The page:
Whether you’re a Photographer, Videographer, DJ, Graphic Designer or a Voiceover Talent and Producer like myself, you can relate to the hard decision of knowing of “when to retire your old voiceover gear?” There is a old adage that says “If it ain’t broke then don’t fix it. And for many people in many industries, we stick with what we know and works for us. I’m like that to a degree. I love new things but don’t always want to put in the effort to go with the latest and greatest and so I don’t. Meanwhile the latest and greatest flashes across facebook ads and post by fellow voiceover pros who get new audio gear. And that fuels my temptations. But usually unless I really need something, I don’t switch. Recently though, the need became obvious, so I switched out my old gear.
I did a video a few years ago called “What’s in my voiceover studio?” At the time it was about how my studio of some high end gear and some low budget solutions can get you into a pretty productive voiceover career. But as of 2016 some of that gear began to wear, especially the computer. My Dell XPS from 2011 just didn’t want to do the trick anymore. So I tried to do some upgrades but after months of being in denial, it was time. So I consulted my computer guy (Gerald X– Identity Kept Secret To Protect His Family And Friends) who steered me towards a number of great PC’s that would both do audio and some video editing. After much deliberation, I picked the HP Omen because of the graphics card. I upgraded the RAM to 32 gb instantly and I was good to go.. Right? Well No.
Now I’m faced with the other problem. I had been using a single piece of old audio gear since I started my career in late 2004. I was the EMU-1616. This was my audio interface and after getting the new Omen I realized that I couldn’t just attach the EMU to it quite so easily. The place in the back where I attached the audio card in my previous computer, now had upgraded installed ports. So now I’m stuck. It means I have to upgrade yet another piece of my set-up. This wasn’t the plan.
Figuring Out Industry Standards
So I consulted with other talent via conversation and through chats online and decided that I was going to get a Focusrite Scarlett 2i2. I was ready to pull the trigger when an old friend and classmate who is a world renowned audio guy recommended the Universal Audio Apollo Twin. I read up on it and fell in love. It seemed amazing. You mean to tell me all my plug-ins being processed on a separate box and freeing up the processing power of my computer? Plus some of the cleanest audio the industry produces. This is what all the big boys (and gals) were switching to (or had already switched to) and I model myself after the big boys. But there was a slightly higher price. It was triple the price of the 2i2. But I went with it. Plus I bought plug-ins for the UAD plus Izotope RX6, Ozone 8 and Neutron 2. Throw in some video editing software and all in all I spent a good few thousand bucks. Ok more than a FEW!!! Still, I kept using my old computer for nearly a year.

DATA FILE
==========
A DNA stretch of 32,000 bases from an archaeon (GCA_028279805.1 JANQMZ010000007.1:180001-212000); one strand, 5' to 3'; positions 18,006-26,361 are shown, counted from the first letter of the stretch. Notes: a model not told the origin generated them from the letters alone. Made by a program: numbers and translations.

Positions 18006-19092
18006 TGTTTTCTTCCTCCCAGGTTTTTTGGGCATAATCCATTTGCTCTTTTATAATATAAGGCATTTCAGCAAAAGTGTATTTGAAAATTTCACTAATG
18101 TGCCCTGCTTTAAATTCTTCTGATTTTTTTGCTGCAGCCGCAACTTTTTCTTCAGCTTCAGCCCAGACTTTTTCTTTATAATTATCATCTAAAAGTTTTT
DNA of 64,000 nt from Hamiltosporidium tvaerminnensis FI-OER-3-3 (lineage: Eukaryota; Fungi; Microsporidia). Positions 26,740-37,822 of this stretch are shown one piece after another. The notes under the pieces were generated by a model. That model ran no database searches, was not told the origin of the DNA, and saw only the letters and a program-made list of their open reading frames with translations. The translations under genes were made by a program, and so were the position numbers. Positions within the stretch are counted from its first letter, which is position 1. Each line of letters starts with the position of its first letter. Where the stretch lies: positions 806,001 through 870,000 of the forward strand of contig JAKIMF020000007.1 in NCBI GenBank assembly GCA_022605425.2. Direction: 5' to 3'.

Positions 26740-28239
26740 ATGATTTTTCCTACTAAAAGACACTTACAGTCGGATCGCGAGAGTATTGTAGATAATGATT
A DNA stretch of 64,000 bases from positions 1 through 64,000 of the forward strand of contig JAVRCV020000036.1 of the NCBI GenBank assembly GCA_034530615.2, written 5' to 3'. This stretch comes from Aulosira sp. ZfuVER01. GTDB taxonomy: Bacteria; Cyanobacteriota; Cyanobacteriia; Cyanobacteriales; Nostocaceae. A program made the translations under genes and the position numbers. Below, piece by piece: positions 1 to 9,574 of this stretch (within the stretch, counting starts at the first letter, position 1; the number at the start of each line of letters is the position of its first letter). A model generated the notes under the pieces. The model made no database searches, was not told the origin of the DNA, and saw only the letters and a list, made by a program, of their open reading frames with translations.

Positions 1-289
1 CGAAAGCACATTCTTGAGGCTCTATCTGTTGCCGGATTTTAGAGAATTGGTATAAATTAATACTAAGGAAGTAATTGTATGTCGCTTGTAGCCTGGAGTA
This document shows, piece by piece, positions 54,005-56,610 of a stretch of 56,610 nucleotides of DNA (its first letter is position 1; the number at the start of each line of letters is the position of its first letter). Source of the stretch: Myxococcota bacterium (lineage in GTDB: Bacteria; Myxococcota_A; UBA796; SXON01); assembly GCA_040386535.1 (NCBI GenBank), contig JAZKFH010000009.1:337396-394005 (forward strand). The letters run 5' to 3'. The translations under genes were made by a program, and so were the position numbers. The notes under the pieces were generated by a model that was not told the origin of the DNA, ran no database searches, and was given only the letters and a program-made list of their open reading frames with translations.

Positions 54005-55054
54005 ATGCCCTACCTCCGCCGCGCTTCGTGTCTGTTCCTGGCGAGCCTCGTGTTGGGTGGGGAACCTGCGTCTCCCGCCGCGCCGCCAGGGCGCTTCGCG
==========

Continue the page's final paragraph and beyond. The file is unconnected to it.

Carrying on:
I Don’t Have Time For the Learning Curve
Some of it was fear of the new shiny gear. Some of it was attachment to the old gear. But much of it was that I was too busy earning money with my old gear to learn the new gear. It was more complex than the old stuff. And I couldn’t mess up my clients voiceovers and radio commercials while I figured it all out. And my clients were happy with what they got. They didn’t notice the difference. And legacy clients definitely weren’t gonna pay me more for my steep investment. So I continued using what I knew best. I couldn’t stop the show and restart it.
Facing The Facts
I had to face the facts. As long as I stood still, I was in a state of moving backwards. Because things had progressed in my industry, audio from my collegues was getting better and mine was sounding dated. While loyal clients might not care whats in my home studio, new clients might. My Dell was in it’s last days and I had to make time and not be afraid to mess up with the new gear. When I finally did produce my first commercials with it, the audio sounded like crap. I went back to my old set up but decided not to give up on my more recent investment. So I tried again, and again and again. Finally I got it right. In looking at it, I realized that my old audio gear represented more than just equipment that I was attached to. It represented life, progress and overcoming fear.
Dane Reid is a Voice Over Talent, Event Announcer, Author, Public Speaker, Vlogger, and World Traveler. For booking visit DaneReidMedia.com